This program was sponsored by the Episcopal City Mission of Massachusetts, the Chaplain to the Institute at MIT and the Technology and Culture Forum at MIT and was held in conjunction with Village Capital's Boston.

The Environmental Crisis and Capitalism

Monday, March 11
32-141 - click here for map

Fred Magdoff, Professor Emeritus, University of Vermont

Lawrence Susskind, Department of Urban Studies and Planning; Director, MIT Science Impact Collaborative; Co-Director, Water Diplomacy Workshop

Daniel Fireside, Equal Exchange

The environmental damage being done to the earth has reached crisis proportions. Many causes have been proposed: too many people; industrial society; human ignorance or inability to control themselves; human nature (greed); and a "perpetual growth philosophy." Discussion will be focused on how the inner logic and normal functioning of our economic system is contributing to this crisis.

Read an article by Professor Magdoff: Global Resource Depletion: Is Population the Problem?

Read Professor Susskind’s blog.

Click here to link to a video of this program

Syria, Two Years into the Revolution

Tuesday, March 5, 2013
E51- 395 - click here for map

Speaker: Christina Markus Lassen, Danish Ambassador to Syria and Jordan; Fellow at the Weatherhead Center for International Affairs, Harvard University

The Syrian uprising broke out more than two months into the Arab Spring and took everyone by surprise. For a number of reasons, the prospect of an uprising taking place in Syria at this point was deemed to be low, but the resilience and bravery of the Syrian people facing the regime’s brutality defied all expectations. Starting out as peaceful protests for reform and democratic change, the situation in Syria has after two years developed into a full scale conflict between opposition forces and regime loyalists. Based on her experience as a diplomat in Syria during the first year and a half of the uprising, Ambassador Lassen will analyze the development and major turning points of the crisis, the power bases of the regime and the role of minorities, the changing nature of the opposition, the role of the international community and the potential regional consequences of the current crisis.

Christina Markus Lassen is a current Fellow at the Weatherhead Center for International Affairs at Harvard University. Ambassador Lassen came to Harvard directly from Damascus, where for the last three years she has served as Denmark’s ambassador to Syria and to Jordan. Previous assignments include: Head of Department at the Ministry of Foreign Affairs’ Executive Secretariat; Special Advisor to the Prime Minister (Middle East and Transatlantic Affairs); and Embassy Secretary for Political Affairs at the Danish Embassy in Washington, D.C. Ambassador Lassen has a Master’s degree and a Bachelor’s degree (Business and International Relations) from Copenhagen Business School. While at Harvard, she is conducting research on the Arab uprisings, and their implications and consequences for relations between the Arab world and the EU/US.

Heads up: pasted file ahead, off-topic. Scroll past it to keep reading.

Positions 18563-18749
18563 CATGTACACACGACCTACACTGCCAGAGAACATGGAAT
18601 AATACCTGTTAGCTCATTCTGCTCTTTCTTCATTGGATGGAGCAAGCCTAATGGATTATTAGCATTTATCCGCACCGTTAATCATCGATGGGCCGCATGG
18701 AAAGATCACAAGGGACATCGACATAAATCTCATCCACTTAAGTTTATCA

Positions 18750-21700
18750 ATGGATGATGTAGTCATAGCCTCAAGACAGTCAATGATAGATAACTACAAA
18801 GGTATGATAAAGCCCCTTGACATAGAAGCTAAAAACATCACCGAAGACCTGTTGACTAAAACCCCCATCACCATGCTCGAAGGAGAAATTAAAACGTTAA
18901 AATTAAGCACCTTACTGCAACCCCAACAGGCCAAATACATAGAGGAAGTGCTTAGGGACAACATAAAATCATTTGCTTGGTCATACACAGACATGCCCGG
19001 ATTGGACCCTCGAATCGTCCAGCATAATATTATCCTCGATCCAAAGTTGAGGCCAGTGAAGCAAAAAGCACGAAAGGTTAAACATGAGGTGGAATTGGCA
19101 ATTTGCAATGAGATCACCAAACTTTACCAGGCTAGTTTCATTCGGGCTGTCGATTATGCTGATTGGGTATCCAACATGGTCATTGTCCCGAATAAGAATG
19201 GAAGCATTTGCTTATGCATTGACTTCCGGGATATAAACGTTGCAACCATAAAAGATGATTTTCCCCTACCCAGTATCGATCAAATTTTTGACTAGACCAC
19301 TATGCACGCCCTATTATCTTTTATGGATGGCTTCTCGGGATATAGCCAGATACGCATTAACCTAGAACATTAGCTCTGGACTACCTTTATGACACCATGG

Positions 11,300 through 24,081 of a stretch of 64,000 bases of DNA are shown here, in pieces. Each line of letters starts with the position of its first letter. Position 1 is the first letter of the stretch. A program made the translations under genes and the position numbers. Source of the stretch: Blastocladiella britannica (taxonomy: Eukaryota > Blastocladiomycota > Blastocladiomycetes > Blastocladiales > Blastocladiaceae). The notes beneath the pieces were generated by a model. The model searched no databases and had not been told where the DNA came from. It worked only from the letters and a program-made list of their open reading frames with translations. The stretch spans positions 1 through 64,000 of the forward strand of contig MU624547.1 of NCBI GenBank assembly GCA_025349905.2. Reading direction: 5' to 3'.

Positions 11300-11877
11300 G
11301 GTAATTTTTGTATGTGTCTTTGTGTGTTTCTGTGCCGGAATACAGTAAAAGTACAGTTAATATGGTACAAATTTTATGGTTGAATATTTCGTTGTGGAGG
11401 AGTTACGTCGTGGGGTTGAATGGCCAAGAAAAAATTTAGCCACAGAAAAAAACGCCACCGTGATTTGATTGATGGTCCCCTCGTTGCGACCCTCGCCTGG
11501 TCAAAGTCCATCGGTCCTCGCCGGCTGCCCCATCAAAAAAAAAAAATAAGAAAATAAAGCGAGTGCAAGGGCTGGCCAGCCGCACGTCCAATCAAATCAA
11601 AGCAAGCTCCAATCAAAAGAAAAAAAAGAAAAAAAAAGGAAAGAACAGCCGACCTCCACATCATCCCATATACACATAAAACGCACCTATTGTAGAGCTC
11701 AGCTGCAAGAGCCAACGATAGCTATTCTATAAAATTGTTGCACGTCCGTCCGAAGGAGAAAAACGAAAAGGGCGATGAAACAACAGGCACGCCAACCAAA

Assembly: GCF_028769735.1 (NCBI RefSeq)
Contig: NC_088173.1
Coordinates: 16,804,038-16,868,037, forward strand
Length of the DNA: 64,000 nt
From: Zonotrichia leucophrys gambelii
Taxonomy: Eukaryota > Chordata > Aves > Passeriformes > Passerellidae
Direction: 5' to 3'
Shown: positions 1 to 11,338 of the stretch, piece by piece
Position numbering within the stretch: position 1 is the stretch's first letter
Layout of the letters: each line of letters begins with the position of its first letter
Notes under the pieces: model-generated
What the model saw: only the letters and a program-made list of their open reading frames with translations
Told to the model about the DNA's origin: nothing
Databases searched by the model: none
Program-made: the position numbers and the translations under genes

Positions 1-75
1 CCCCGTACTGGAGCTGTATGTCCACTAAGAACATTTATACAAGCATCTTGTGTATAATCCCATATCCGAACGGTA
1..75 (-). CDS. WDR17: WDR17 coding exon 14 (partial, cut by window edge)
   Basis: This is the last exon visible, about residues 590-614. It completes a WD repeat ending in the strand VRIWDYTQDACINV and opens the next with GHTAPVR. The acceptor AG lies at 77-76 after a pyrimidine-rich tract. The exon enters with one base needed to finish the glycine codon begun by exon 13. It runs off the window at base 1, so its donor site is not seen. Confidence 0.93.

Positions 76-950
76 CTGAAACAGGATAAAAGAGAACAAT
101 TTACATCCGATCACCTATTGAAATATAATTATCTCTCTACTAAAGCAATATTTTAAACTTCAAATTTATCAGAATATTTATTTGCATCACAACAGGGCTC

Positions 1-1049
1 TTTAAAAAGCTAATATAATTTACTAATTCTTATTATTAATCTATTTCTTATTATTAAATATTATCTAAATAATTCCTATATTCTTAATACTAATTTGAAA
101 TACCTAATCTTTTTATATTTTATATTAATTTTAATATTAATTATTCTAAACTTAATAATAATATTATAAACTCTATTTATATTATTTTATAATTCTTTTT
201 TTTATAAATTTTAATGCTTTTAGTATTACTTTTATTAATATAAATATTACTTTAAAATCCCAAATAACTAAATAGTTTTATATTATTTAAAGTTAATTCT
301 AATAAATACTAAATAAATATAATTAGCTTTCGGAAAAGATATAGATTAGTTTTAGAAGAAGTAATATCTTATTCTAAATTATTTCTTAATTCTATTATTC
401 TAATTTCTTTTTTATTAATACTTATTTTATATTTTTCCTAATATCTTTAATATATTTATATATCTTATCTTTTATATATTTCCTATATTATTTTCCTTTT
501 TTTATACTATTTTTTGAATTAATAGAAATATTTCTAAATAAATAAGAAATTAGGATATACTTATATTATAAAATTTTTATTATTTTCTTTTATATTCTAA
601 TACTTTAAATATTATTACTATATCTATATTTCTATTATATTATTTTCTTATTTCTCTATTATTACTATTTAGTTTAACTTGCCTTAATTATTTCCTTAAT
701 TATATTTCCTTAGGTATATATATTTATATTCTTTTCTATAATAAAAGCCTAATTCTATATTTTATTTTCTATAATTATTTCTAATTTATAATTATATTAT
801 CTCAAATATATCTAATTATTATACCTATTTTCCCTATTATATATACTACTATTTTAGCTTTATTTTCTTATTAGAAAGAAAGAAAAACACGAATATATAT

Co-Sponsored with the Bustani Middle East Seminar. The Bustani Middle East Seminar is organized under the auspices of the MIT Center for International Studies, which conducts research on contemporary international issues and provides and opportunity for faculty and students to share perspectives and exchange views. Each year the Bustani Seminar invites scholars, journalists, consultants, and other experts from the Middle East, Europe, and the United States to MIT to present recent research findings on contemporary politics, society and culture, and economic and technological development in the Middle East.

Dying to Forget: The Foundation of US Policy in the Middle East

February 26, 2013
E51-395 - click here for map

Professor Irene Gendzier, Department of Political Science, Boston University

Co-sponsored with the Emile Bustani Middle East Seminar The Emile Bustani Middle East Seminar is organized under the auspices of the MIT Center for International Studies, which conducts research on contemporary international issues and provides an opportunity for faculty and students to share perspectives and exchange views. Each year the Bustani Seminar invites scholars, journalists, consultants, and other experts from the Middle East, Europe, and the United States to MIT to present recent research findings on contemporary politics, society and culture, and economic and technological development in the Middle East. This Bustani Seminar talk is co-sponsored by the Technology and Culture Forum at MIT.

Why Lincoln and Darwin?
Celebrating the 150th Anniversary of the
Emancipation Proclamation
and the shared Birthday of Charles Darwin and Abraham Lincoln

Tuesday, Feb. 12, 2013
4:30 to 6 p.m.
The MIT Chapel - click here for map

Welcome and Introduction
Rev. Thea Keith-Lucas, Technology and Culture Forum at MIT

Lincoln, Douglass and the Emancipation Proclamation
Prof. John Stauffer, Harvard University

Why Lincoln and Darwin?
Prof. Jonathan King, Biology Dept., MIT

Readings: The Words and Lives of Abolitionists
Prof. Helen Elaine Lee, Comparative Media Studies, MIT

A View from the Community